By Spc. Gaelen Lowers, 3rd Sustainment Bde. Public AffairsApril 23, 2009
FORT STEWART, Ga. -- How do we define leadership and pride' Army field manual 6-22 presents leadership as a process. Leadership is influencing people by providing purpose, directing, and motivating while operating to accomplish the mission and improving the organization.
Webster's dictionary says pride is an a reasonable or justifiable self-respect.
Command Sgt. Maj. Cynthia B. Howard, command sergeant major for the 87th Combat Sustainment Support Battalion, 3rd Sustainment Brigade, has both.
She has been in the U. S. Army for 22 years and has been part of the 87th CSSB for approximately seven months. She is the only female command sergeant major in the brigade.
"It's a great accomplishment to be a command sergeant major in the United States Army," said Command Sgt. Maj. Howard. "Only 10 percent of noncommissioned officers ever make it to this level."
She added that getting to the rank and level she has reached took a lot of hard work and dedication to the units she served in, the Soldiers under her and ultimately herself.
"She has turned the battalion around; that's for sure," said Sgt. Anthony Clark, 87th CSSB Soldier. "Everything is a lot more organized. There's a lot of discipline coming back to the unit that wasn't there before."
Many people mentored her throughout her life, but she said a few have stood.
"I admire many great leaders from the past and present," said Command Sgt. Maj. Howard.
She mentioned Command Sgt. Maj. Clifton Johnson, command sergeant major for the 3rd Sustainment Bde.; Command Sgt. Maj. Jesse Andrews, the 3rd Infantry Division command sergeant major; and one of her past command sergeants major, Command Sgt. Maj. Dwayne B. Perry, who is currently the regimental command sergeant major, just to name a few.
"As a command sergeant major, you must overcome and adapt to any situation, at any time," said Command Sgt. Maj. Howard.
And adapt she did. Throughout her years in the Army, she has learned to change her leadership style to fit different circumstances. The way she led as an up and coming noncommissioned officer changed as she received higher rank and responsibility.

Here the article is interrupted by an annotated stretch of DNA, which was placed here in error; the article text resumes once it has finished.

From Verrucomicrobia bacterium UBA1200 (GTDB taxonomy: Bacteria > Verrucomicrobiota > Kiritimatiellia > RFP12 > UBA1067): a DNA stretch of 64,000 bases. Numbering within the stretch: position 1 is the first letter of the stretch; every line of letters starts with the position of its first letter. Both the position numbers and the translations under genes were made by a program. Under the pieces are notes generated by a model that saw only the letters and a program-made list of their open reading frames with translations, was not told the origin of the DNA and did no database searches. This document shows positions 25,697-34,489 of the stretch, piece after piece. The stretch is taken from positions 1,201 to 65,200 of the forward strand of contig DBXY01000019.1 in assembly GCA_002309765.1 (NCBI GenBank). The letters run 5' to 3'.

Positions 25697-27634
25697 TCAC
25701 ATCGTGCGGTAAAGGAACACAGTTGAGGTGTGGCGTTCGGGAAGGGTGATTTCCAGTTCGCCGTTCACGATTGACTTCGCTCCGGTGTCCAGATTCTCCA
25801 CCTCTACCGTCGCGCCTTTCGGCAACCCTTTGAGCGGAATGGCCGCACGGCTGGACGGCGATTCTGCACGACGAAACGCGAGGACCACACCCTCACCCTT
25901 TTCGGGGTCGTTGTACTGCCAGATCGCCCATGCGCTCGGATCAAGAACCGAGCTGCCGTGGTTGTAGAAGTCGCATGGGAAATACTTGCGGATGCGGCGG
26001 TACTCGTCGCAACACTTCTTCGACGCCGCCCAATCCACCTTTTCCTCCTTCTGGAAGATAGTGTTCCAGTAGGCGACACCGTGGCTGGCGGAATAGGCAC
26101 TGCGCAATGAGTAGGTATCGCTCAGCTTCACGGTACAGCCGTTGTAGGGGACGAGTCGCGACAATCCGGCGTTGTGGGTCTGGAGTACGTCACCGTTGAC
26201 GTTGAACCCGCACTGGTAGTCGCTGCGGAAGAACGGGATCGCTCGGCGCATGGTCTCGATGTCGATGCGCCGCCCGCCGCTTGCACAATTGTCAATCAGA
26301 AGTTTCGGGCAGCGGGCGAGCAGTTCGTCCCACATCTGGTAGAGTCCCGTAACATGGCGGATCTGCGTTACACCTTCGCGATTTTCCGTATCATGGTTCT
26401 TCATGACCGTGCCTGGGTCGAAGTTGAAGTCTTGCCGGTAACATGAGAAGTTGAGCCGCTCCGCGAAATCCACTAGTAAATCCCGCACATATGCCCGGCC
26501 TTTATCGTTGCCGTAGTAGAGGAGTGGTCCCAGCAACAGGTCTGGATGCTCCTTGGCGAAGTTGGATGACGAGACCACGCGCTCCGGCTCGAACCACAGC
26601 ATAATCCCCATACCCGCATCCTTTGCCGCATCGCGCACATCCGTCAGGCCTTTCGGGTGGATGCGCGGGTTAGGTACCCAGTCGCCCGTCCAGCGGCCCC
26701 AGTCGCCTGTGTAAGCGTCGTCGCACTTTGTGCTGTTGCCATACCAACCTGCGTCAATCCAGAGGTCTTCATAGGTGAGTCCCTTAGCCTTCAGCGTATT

"Now, being a command sergeant major, leadership plays a very important role because at this level, what we say and what we do is very influential to Soldiers," she explained. "When we speak at this level, they listen. We have to be very careful what we say to Soldiers and how we say it. At this level, we make a big difference in our Soldiers' lives on a day-to-day basis."
Making a difference in Soldiers' lives is just the beginning. She said she feels that it's her duty and responsibility as a command sergeant major to take care of Soldiers. She looks at each and every individual Soldier as if they were her children.
"Her favorite quote is that she is hard, but fair," said Sgt. Clark. "She is definitely hard on the Soldiers, but she is fair to every single one of them."
Command Sergeant Major Howard enjoys her unit and the respect she has earned from them in the short time that she has been in command.
"When I come to work and get out there on that [physical training] field, I get that great greeting, 'Good morning, sergeant major,'" said Command Sgt. Maj. Howard. "It makes you feel good to be part of an organization where a unit shows great cohesion and pride. It's something I take seriously and take to heart."
The 87th CSSB is happy to have her and her strong morals and dedication to the standards.
"It's good to see a leader not afraid to get out there and get dirty with the Soldiers," said Sgt. Clark. "She takes charge and has brought back the Army to the 87th."